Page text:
You can register before Oct. 23 for only $125 if you use this discount code: DSPSLMM09 (case sensitive). After Oct. 23, the price is $295 for both days. The event will be held at the U.S. Navy Memorial Foundation and Naval Heritage Center, 701 Pennsylvania Ave, NW Washington, DC. I always love an excuse to visit DC, and in fact, I'm adding on a day so I can spend time as a tourist too.

The Free Passes

I have 10 free passes to give away. If you want one, all you have to do is be one of the first 10 people to post a comment to this article stating which session at the conference (mine excluded) that you're most excited about seeing. You can see the entire line-up here. Those first 10 comments (that have filled-in legitimate email addresses in the "Leave a Comment" box) will receive a code from me via email that can be used during online registration for free admission. When you see 10 comments to this article, then you know that all the passes have been given away. One free pass per person please!


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Silhouette images are an excellent way to bring simplicity with an artistic flare to your photographs. In his very helpful article, 7 Tips for Photographing Silhouettes, Steve Berardi shows you a handful of useful techniques that you might want to try on your next adventure.

I think a big part of being successful at this is training your eye to be on the lookout for potential silhouette compositions. Subjects that might be less than thrilling in midday light can be transformed into poignant images at sunset. For example, take a look at this Grab Shot by Thomas M. Loftus. During the day, it's just another bridge shot, but at sunset the colorful sky changes the entire feel.

We're always looking for ways to add drama to our photographic narrative. Silhouette compositions can help us do that.

Photo of Veteran's Memorial Bridge on the Missouri River by Thomas M. Loftus.


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"I took this at Spring 2008 Strawberry Music Festival," writes Moira Haines. "We were enjoying a short reprieve from the rainy weekend. It seems that bubbles are more captivating than religion to some, and I enjoyed watching the innocent fascination on the boy's face."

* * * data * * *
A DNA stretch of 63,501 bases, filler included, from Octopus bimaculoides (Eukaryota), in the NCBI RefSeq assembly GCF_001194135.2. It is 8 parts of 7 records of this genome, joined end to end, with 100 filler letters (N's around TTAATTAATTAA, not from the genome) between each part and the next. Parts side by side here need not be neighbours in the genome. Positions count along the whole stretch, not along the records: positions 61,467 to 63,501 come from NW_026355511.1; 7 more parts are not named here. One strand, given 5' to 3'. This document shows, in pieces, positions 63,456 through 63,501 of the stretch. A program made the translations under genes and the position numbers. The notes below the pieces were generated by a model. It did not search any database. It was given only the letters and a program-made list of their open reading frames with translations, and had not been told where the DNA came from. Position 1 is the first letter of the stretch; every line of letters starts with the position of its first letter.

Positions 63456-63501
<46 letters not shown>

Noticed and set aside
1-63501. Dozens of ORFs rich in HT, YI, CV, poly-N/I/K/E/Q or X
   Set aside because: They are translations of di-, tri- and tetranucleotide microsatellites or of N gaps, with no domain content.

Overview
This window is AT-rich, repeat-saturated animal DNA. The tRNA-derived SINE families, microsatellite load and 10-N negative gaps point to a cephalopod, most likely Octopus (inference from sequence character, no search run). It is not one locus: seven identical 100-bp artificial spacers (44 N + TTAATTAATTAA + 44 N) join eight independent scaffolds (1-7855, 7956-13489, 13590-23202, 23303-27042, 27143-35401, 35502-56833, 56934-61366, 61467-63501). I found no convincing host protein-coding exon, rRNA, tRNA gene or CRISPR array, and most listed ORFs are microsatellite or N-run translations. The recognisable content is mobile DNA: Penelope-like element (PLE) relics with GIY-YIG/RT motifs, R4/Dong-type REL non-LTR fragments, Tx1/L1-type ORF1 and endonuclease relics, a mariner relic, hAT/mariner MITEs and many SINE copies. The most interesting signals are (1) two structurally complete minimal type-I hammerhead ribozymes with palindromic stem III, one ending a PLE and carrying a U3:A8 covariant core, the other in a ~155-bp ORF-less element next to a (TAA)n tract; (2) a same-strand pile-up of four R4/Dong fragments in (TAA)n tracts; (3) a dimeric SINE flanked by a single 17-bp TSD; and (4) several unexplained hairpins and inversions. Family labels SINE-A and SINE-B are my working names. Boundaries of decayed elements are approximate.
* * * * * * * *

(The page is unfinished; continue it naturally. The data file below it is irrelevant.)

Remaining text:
Moira used her Olympus C 770UZ digital camera to capture this captivating scene.

Photo by Moira Haines. Click on image to zoom to larger size.

If you have a candid you'd like to share, take a look at our Submissions page, then send us your Grab Shot. We'll try to get it published for you on The Digital Story.

And you can view more images from our virtual camera club in the Member Photo Gallery.


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As I described in a recent podcast, The Simple Photo Shoot, I love grabbing my camera, going to the park, and shooting portraits. You'd be surprised at how well these images can look if you apply a few easy techniques.

In my new Lynda.com training, Photo Assignment: Natural Light Portraits, I take you on a photo shoot with me (and a lovely model) to illustrate some of my favorite natural light techniques. Once the shoot is over, we go back to the computer to analyze our images. Some techniques work better than others, but you get to see them all.

Photo by Derrick Story for the Natural Light Training Video. Canon 5D Mark II and 70-200mm f/2.8 IS L lens.

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Then here's the part I'm really excited about. I'm facilitating a Flickr Public Group page dedicated to sharing all of our images and ideas connected to natural light portraiture. The page just went live yesterday, and already we have lots of great stuff to look at, think about, and possible incorporate into our own bag of tricks.

This is the first of many photo assignment trainings that I'm doing for Lynda. If you want an easy way to learn new techniques, practice them, then share with others, I highly recommend both the Lynda.com training, and the participation on the Flickr page.